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Is our air quality getting better or worse?

Generally, it's gotten much better except in Florida and areas susceptible to wildfires (Colo, Western US).

Data: EPA; Note: A concentration below 12 micrograms per cubic meter is considered healthy; Chart: Axios Visuals

Air quality in the Chicago metro area, as measured by fine particle pollution, has improved since 2012, but is still higher than the national average, Axios' Alex Fitzpatrick and Kavya Beheraj report.

Why it matters: Fine particles, generated from fossil fuel-burning and other sources, can enter our bodies when we breathe, making their way to the lungs or bloodstream and causing myriad health problems.

They are linked to nearly 11,000 excess deaths across the U.S. annually, by one estimate.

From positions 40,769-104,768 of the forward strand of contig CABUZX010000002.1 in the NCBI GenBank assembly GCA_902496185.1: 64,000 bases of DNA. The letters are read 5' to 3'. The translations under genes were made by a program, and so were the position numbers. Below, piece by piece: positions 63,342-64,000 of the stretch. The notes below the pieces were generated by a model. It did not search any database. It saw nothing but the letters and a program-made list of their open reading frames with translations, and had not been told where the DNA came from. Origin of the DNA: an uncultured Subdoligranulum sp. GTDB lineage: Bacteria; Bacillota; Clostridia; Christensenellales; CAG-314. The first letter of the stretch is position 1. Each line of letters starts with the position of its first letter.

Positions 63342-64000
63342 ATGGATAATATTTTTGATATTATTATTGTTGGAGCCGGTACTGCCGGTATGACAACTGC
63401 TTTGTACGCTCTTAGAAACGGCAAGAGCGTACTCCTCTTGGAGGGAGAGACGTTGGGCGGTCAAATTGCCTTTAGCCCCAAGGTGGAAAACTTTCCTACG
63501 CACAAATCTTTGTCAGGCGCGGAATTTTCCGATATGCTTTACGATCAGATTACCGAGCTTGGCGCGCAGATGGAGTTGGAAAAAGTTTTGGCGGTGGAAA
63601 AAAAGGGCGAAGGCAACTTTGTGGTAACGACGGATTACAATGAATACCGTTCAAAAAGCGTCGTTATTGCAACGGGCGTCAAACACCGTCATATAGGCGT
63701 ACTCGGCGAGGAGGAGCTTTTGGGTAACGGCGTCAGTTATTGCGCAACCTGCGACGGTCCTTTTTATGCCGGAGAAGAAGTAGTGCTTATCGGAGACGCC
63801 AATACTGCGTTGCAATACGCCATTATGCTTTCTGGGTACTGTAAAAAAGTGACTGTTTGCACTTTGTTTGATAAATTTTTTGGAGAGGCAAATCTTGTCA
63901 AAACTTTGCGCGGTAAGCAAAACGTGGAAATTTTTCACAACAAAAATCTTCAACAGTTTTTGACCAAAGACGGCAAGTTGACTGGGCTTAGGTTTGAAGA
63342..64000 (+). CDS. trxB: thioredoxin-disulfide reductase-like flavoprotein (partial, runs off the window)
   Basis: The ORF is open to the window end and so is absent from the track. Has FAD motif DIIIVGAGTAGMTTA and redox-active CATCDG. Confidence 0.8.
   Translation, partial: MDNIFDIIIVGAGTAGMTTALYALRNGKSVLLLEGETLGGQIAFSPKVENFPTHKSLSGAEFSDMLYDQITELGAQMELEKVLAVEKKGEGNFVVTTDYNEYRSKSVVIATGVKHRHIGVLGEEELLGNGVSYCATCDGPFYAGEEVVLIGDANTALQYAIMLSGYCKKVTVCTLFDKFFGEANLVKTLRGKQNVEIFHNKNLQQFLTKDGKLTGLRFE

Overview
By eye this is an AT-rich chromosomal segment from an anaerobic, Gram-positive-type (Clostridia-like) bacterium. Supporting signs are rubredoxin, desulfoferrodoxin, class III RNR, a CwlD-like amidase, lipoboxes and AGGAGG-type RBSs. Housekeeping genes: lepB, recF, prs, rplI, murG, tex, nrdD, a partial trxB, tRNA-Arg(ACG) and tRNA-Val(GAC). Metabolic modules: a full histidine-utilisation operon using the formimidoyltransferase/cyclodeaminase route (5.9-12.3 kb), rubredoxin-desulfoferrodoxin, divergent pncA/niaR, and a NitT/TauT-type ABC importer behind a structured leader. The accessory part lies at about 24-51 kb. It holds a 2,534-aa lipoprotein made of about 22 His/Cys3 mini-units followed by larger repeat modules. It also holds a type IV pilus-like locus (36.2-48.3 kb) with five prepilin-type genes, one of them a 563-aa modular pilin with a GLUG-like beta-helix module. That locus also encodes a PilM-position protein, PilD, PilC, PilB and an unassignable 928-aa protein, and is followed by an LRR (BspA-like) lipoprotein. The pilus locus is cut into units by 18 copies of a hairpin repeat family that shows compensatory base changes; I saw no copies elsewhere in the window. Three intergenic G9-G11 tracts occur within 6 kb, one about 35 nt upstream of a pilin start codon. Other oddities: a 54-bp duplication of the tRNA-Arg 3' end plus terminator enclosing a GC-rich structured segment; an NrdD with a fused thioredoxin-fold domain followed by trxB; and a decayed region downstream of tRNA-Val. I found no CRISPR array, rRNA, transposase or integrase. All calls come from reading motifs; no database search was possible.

Non-white and low-income Americans are at a higher risk of death from exposure to fine particle pollution compared to other groups, per a 2022 study published in Nature.

Fine particles — also known as PM2.5 due to their tiny size of 2.5 micrometers — are the most hazardous form of particulate matter.

By the numbers: The three-year rolling annual average concentration of the pollution across Chicago amounted to 9 micrograms per cubic meter as of 2021 (the latest year for which data is available), compared with 11 in 2012.

Concentrations below 12 micrograms per cubic meter are considered healthy, the EPA says — though it is seeking to tighten that standard.

Flashback: In March, the Guardian released an analysis showing that Northwest Indiana and parts of Chicago's South and West Sides had the third and fourth worst particulate air pollution in the nation.

The big picture: Air quality generally improved nationwide during the height of the COVID-19 pandemic, in part because fewer people were driving.

But as the pandemic ebbs and people's behaviors and activities return to normal, air quality nationally is worsening accordingly.

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